Major Stimulus Gains Traction in D.C.: What’s in There for Brewers?

Negotiators have reached a deal on an unprecedented $2 trillion economic stimulus package. It includes many provisions that affect independent breweries and other small businesses struggling amid the coronavirus pandemic.

Brewing Industry Guide Staff Mar 26, 2020 - 4 min read

Major Stimulus Gains Traction in D.C.: What’s in There for Brewers?  Primary Image

The beer industry and its workers could get relief from an unprecedented government plan to boost the economy, as the nation hunkers down amid a global pandemic.

In the wee hours of Wednesday morning, congressional and White House negotiators announced that they had reached a deal on the $2 trillion stimulus package. Among other provisions, the ambitious plan includes various forms of relief for independent breweries, other small businesses, and their workers.

The House and Senate had yet to vote on final approval, a step that could be complicated by the virus itself—a handful of lawmakers are either infected, self-isolated, or in quarantine, and gathering them for a vote risks further spread. But chamber leaders from both parties expressed optimism that they would overcome logistical hurdles and approve the package swiftly.

As of Wednesday afternoon, congressional leaders had yet to release the full text of the bill. However, negotiators have described many of its key provisions. Notably, they include direct payments to most taxpayers to help people meet their needs as the economy contracts. Many other provisions in the deal—watched closely by the brewing industry—directly affect small businesses and their employees.

Julie Verratti, cofounder of Denizens Brewing in Maryland and a former advisor to the Small Business Administration (SBA), has followed the legislation and describes relevant provisions in the deal. They include:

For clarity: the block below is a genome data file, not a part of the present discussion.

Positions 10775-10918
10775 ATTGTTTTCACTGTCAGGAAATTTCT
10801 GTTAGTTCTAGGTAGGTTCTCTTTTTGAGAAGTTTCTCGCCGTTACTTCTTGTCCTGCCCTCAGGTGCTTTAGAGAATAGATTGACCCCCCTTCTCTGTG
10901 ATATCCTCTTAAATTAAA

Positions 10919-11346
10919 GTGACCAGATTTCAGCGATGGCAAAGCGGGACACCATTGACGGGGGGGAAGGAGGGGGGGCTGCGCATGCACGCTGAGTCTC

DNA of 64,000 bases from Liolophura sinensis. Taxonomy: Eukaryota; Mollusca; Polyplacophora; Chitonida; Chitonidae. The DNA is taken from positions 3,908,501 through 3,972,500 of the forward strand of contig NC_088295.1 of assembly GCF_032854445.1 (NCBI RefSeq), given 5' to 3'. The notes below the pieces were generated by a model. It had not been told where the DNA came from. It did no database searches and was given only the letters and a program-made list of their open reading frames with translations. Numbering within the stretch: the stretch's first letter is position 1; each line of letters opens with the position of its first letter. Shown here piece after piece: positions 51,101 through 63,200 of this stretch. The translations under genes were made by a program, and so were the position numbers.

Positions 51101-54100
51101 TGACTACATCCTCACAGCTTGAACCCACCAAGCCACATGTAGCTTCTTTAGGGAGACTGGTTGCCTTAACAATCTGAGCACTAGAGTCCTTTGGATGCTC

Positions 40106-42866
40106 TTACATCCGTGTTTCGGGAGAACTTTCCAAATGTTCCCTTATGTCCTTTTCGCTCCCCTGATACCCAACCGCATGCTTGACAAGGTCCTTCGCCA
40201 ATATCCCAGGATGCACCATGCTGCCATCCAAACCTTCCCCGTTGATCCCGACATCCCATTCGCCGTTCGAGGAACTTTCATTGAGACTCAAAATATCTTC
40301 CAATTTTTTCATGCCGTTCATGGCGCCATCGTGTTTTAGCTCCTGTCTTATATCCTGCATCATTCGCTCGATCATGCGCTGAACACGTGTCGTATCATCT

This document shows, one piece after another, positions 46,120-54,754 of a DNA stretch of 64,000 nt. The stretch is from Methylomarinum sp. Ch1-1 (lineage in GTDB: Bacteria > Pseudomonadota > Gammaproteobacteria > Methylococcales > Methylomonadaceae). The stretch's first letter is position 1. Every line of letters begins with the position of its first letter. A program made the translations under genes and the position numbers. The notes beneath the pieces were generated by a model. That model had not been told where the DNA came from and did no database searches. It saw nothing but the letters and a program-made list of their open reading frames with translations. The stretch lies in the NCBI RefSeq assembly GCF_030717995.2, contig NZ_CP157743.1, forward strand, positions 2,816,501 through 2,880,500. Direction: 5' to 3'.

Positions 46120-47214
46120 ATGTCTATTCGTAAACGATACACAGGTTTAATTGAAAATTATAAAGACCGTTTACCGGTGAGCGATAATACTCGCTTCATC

• $10 billion for emergency grants from the SBA, to provide up to $10,000 of immediate relief for small-business operating costs.
  • $17 billion for the SBA to cover six months of payments for businesses with existing SBA loans.
  • SBA loan forgiveness to cover mortgage, rent, and utility costs.
  • Companies that accept the loans prohibited from buying back their own stock for the period of assistance plus one year.
  • Enhanced unemployment insurance extended to four months, including for freelancers and other self-employed gig workers.
  • Additional unemployment insurance of up to $600 per week, on top of what the states provide, ensuring that most workers can receive their full salary for four months.
  • Unspecified but “robust” worker protections attached to all federal loans for businesses.

Congressional leaders involved in hammering out the deal expressed optimism that passage would be swift, but Washington has ways of dashing expectations. As the deal’s details gradually became clear on Wednesday, some Republicans threatened to stall it over the enhanced unemployment benefits, fearing they would encourage people not to work.

The goal of the stimulus is to support an economy reeling in reaction to the coronavirus pandemic. In a widespread effort to blunt the impact of the virus, and at the urging of health experts and public officials, people are practicing social distancing—staying home as much as possible, avoiding crowds, keeping physically apart from others outside their immediate families. The goal is to “flatten the curve” of infections, so that the country’s health-care system is not severely overloaded during the crisis—a situation that would lead to more deaths.

Inevitably, the sudden changes in public behavior are damaging the hospitality industry, including breweries large and small. Bars and taprooms have virtually all had to shut. However, many breweries, bars, and restaurants have found ways to adapt, such as offering beer and food for takeaway, hoping to keep their businesses afloat until the crisis passes—a matter of weeks or months, nobody is certain.

Worldwide, the virus has infected more than 438,000 people and killed almost 20,000. As in many countries, it is currently spreading exponentially in the United States, with the latest official counts—limited by testing—at almost 60,000 cases and more than 800 deaths.

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